Why Meghan Markle spells her name the way she does

Meghan, Duchess of Sussex leaves Windsor Castle in the Ascot Landau carriage during a procession after getting married at St Georges Chapel on May 19, 2018 in Windsor, England. (Photo by Karwai Tang/WireImage)

On Saturday, May 19 2018, Meghan Markle married into the monarchy, bringing her misspelling and all. She will begin signing letters as “Meghan,” and the spelling will spread as children get named after the Duchess. The name historically acquired an “H” when the Welsh name was confused with Irish ones.

The first Megan hardly died 50 years ago, but parents have gotten straight to the business of misspelling it. Megan Lloyd George (1902 – 1966) was the first woman MP in Wales and the daughter of a British Prime Minister. Before her birth, the name was merely a nickname for Margaret, but her parents made it a first name itself, according to the ANS’ own Cleveland Evans:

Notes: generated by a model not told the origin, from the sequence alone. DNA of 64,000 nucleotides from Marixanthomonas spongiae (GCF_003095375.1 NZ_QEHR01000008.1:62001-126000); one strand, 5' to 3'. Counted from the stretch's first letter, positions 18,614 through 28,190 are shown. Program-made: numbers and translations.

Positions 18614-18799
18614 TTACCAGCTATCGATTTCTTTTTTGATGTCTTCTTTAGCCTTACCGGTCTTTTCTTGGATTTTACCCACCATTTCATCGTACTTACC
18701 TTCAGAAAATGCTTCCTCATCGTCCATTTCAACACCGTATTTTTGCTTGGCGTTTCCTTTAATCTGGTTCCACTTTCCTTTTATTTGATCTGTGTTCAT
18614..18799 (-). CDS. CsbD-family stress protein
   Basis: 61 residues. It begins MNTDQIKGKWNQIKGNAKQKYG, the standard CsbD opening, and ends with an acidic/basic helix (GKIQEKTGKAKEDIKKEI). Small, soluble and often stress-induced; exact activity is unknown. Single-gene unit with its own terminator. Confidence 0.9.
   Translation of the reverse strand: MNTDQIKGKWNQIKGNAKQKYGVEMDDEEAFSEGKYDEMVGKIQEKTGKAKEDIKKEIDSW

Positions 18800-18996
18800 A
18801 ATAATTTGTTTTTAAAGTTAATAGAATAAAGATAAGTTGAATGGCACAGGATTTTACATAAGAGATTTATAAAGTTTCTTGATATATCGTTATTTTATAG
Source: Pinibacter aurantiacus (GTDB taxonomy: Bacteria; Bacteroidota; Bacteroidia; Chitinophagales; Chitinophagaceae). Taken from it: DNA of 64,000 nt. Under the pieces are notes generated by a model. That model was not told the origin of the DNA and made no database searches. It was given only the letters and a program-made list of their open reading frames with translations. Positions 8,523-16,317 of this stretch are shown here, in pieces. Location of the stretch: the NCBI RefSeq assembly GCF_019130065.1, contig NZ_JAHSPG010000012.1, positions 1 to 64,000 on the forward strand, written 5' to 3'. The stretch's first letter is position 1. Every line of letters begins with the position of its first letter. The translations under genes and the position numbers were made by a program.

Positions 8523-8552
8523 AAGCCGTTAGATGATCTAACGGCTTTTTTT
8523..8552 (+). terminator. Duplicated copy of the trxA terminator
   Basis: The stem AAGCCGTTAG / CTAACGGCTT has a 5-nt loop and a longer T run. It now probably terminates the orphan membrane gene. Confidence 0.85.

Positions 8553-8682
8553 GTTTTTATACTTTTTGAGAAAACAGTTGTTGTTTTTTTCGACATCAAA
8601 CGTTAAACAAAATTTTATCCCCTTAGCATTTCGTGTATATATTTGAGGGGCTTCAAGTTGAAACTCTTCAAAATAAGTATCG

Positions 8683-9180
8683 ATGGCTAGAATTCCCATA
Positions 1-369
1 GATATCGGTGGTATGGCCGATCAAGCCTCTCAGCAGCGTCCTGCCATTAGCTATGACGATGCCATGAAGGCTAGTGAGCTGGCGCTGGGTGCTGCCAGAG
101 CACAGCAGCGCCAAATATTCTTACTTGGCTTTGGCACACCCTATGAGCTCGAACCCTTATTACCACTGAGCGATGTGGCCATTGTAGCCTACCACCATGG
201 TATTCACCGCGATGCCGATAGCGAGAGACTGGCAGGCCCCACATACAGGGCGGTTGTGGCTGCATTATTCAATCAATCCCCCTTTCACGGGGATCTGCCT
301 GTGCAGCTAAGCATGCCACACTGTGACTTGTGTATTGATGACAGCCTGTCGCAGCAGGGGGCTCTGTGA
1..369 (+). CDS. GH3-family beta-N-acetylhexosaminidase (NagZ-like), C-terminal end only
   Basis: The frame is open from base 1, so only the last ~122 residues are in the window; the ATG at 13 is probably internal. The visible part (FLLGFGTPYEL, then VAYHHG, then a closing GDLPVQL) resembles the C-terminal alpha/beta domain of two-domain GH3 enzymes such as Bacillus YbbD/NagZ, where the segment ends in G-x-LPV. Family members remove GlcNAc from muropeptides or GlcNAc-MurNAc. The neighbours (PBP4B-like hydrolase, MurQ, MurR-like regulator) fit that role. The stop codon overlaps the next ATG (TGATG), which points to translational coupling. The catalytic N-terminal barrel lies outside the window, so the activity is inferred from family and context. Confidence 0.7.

He explained authors confused Megan with the Irish last names Meighan and Mehegan, and in 1977, a character by novelist Colleen McCullough brought the mothership: Meghann.

Click through to this article at Macleans, written by Meagan Campbell, to find out more!

About Names: Jackson and Sophia are really on top, not Liam and Emma, in 2017 US baby names

Dr. Cleveland Evans writes about names for the Omaha World-Herald. In his May 22nd column, he looks at the latest rankings of US baby names in 2017.

On May 11, the Social Security Administration released the United States’ top baby names of 2017. On SSA’s lists, Liam and Emma rank first. Emma’s been No. 1 since 2014. Liam beat out Noah, which was on top the previous three years. But SSA counts every spelling as a separate name. Each year, I add together spellings probably pronounced the same to create lists I think more accurately reflect name popularity.